As stated, OA embargo periods are reckoned from the (variable) publication date, not from deposit date. They have nothing to do with deposit date.PA: "It would reduce the level of costs to HEIs, many of which have expressed concerns about the financial and administrative burden of ingesting author manuscripts in their repositories. We understand that for many institutions this will require a number of operations (for example, subsequent up-dating of data) to be performed manually which could be fulfilled automatically if deposit of the author manuscript is made upon publication. Not all HEIs have repositories capable of dealing with this requirement at present."
It is terribly good of publishers to worry about institutions' operating expenses! There is a very useful way in which publishers could help lower these expenses: charge less for journals, or drop OA embargoes.PA: "Some stakeholders have made proposals for mitigating what we would see as the adverse effects of the proposed policy: for example encouraging publishers to provide author manuscripts and metadata in a standardised format through the Jisc “Publishers Router”.
However, this would not address the central issue of the clear potential for confusion around the start date of the embargo period, which often will not be known at the point of acceptance. For many publishers, this proposed mitigation would imply an additional cost, which seems somewhat unreasonable to ask publishers to bear when we believe that deposit at the point of publication would eliminate these costs and concerns without compromising the policy’s goals to advance open access."
To repeat: determining the date of publication and the date of the end of the embargo has nothing whatsoever to do with date of deposit.PA: "Ultimately we believe that any of these mitigating or alternative solutions are poor substitutes for amending the underlying policy requirement.
It would greatly help our understanding of the HEFCE stance if you were able to share with us the justification for the policy – as referred to in last year’s consultation – and your perspective on the costs."
Publishers have no right to ask institutions and funders for "justification" of deposit policies if the deposits are not OA.PA: "We would be grateful if you would give consideration to amending this aspect of open access policy. We believe it will act as a hindrance to the widespread take up of open access in the UK research community, whereas a requirement to deposit in an institutional repository on publication would be a policy which would command support from a much wider range of sector stakeholders."
Good of publishers to be so concerned about compliance with the HEFCE deposit mandate, but, no, ceding control to publishers over deposit timing is not the way to ensure compliance. Making compliance a prerequisite for REF eligibility is.Stevan Harnad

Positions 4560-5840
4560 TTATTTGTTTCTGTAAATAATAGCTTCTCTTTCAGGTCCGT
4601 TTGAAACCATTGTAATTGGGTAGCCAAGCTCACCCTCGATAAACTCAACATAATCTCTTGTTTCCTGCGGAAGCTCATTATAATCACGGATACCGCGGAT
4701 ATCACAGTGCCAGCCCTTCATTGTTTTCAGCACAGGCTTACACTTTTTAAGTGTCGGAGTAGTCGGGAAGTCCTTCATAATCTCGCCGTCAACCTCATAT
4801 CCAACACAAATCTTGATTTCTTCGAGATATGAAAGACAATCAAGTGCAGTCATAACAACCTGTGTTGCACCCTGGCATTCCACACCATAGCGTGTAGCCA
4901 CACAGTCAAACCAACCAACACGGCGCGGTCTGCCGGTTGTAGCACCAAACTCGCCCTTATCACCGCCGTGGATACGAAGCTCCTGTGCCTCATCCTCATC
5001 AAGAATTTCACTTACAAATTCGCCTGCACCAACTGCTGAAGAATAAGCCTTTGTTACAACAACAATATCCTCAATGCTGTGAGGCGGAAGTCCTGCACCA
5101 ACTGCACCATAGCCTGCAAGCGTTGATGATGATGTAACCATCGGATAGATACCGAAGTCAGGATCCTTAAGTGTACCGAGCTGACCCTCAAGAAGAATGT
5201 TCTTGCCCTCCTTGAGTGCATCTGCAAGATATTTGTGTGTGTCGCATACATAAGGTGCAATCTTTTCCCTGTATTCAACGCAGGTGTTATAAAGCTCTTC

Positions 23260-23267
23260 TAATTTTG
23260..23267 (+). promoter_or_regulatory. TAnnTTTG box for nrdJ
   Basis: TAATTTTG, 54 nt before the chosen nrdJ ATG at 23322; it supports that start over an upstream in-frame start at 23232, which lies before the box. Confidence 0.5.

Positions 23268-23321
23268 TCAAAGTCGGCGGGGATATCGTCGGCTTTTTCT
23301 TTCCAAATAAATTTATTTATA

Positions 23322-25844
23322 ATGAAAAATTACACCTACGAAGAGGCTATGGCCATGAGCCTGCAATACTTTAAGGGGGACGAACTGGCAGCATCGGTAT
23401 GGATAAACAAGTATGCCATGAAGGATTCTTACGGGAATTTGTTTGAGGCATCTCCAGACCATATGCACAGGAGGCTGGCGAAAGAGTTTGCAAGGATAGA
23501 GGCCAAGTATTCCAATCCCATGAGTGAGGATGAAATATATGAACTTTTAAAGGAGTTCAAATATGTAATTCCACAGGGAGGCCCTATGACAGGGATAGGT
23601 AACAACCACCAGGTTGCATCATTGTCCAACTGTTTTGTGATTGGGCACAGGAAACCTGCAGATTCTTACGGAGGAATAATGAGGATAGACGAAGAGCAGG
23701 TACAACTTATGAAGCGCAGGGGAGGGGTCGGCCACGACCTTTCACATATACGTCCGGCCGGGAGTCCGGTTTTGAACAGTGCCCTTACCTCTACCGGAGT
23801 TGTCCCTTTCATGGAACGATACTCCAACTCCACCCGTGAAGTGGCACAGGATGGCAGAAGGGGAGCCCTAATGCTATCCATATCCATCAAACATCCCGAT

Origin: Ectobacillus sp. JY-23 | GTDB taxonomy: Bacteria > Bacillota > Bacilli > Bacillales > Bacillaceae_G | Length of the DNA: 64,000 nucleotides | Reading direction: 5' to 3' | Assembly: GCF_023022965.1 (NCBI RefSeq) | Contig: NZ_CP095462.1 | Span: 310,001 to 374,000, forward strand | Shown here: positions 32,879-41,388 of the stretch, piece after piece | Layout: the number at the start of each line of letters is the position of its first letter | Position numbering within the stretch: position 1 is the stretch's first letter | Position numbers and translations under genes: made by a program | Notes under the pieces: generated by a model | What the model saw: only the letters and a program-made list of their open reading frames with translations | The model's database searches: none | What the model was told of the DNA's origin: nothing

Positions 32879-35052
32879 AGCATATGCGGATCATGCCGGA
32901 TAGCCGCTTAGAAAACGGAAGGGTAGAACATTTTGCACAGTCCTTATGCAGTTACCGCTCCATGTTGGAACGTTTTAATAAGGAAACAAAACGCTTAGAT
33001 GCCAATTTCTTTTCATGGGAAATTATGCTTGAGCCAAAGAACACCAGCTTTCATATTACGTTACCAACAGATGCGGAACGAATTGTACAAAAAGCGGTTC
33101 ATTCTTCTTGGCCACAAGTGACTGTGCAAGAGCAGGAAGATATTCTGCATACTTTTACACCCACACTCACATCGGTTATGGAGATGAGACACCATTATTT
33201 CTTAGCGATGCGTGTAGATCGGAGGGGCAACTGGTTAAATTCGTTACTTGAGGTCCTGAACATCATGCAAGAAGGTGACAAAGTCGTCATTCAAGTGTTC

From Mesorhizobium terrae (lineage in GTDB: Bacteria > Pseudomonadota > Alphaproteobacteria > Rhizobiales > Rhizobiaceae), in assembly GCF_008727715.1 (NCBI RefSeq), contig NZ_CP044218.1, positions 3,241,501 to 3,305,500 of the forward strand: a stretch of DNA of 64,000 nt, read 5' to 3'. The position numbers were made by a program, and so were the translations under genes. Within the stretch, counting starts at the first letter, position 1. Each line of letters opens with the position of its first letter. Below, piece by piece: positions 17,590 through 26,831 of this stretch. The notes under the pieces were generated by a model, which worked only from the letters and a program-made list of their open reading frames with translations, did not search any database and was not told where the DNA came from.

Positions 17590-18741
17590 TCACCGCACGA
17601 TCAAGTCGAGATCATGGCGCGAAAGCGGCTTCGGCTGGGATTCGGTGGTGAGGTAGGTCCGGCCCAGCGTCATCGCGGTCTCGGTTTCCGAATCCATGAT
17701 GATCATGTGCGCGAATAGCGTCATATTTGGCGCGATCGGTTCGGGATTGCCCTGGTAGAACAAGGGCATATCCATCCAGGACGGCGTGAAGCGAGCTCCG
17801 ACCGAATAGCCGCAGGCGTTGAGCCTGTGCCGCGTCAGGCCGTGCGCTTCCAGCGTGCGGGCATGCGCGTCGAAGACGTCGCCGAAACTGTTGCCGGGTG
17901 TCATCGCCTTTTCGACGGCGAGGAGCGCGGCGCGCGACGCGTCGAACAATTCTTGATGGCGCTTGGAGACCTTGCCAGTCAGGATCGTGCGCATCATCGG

Tuesday, August 5. 2014
DOE: The Importance of Requiring Institutional Repository Deposit Immediately Upon Acceptance for Publication
A peer-reviewed journal article is either accessible to all of its potential users or it is not accessible to all of its potential users (but only to those at subscribing institutions).
Open Access (OA) is intended to make articles accessible (online) to all their potential users, not just to subscribers, sothat all potential users can read, use, apply and build upon the findings, not just subscribers.
OA comes in two forms:
Gratis OA means an article is accessible online to all its potential users.
Libre OA means an article is accessible online to all its potential users and all users also have certain re-use rights, such as text-mining by machine, and re-publication.
For individual researchers and for the general public the most important and urgent form of OA is Gratis OA.
The reason Gratis OA is so important is that otherwise the research is inaccessible except to subscribers: OA maximizes research uptake, usage, applications, impact and progress.
The reason Gratis OA is so urgent is that lost research access means lost research impact and progress. The downloads and citations of papers made OA later never catch up with those of papers made OA immediately:
Gentil-Beccot, A., Mele, S., & Brooks, T. C. (2010). Citing and reading behaviours in high-energy physics: Scientometrics, 84(2), 345-355.
The date when a peer-reviewed paper is ready to be made OA is the date when the final, peer-reviewed draft is accepted for pubication.
Sometimes there can be delays of months between the date of acceptance and the date of publication of the pubisher’s version of record (VOR).
And some (a minority) of publishers have imposed embargoes of up to 12 months from the date of publication before authors can make their articles OA.
The delay from acceptance to publication, and the delay from publication till the end of any OA embargo all add up tp lost research access, uptake, usage, applications and progress.
DOE and OSTI have been directed by OSTP to adopt a policy that ensures that OA is provided to federally funded research — by 12 months after the date of publication at the very latest.
This is not a mandate to adopt a policy that ensures that OA is provided "at the very latest possible date."
Yet that is what DOE has done — no doubt under the influence of the publishing industry lobby.
The interests of research and researchers -- and hence of the public that funds the research -- are that the research should be made OA as soon as possible.
The interests of (some of) the publishing industry are that it should be made OA as late as possible.
The DOE has adopted a policy that serves the interests of the publishing industry rather than those of research, researchers and the tax-paying public.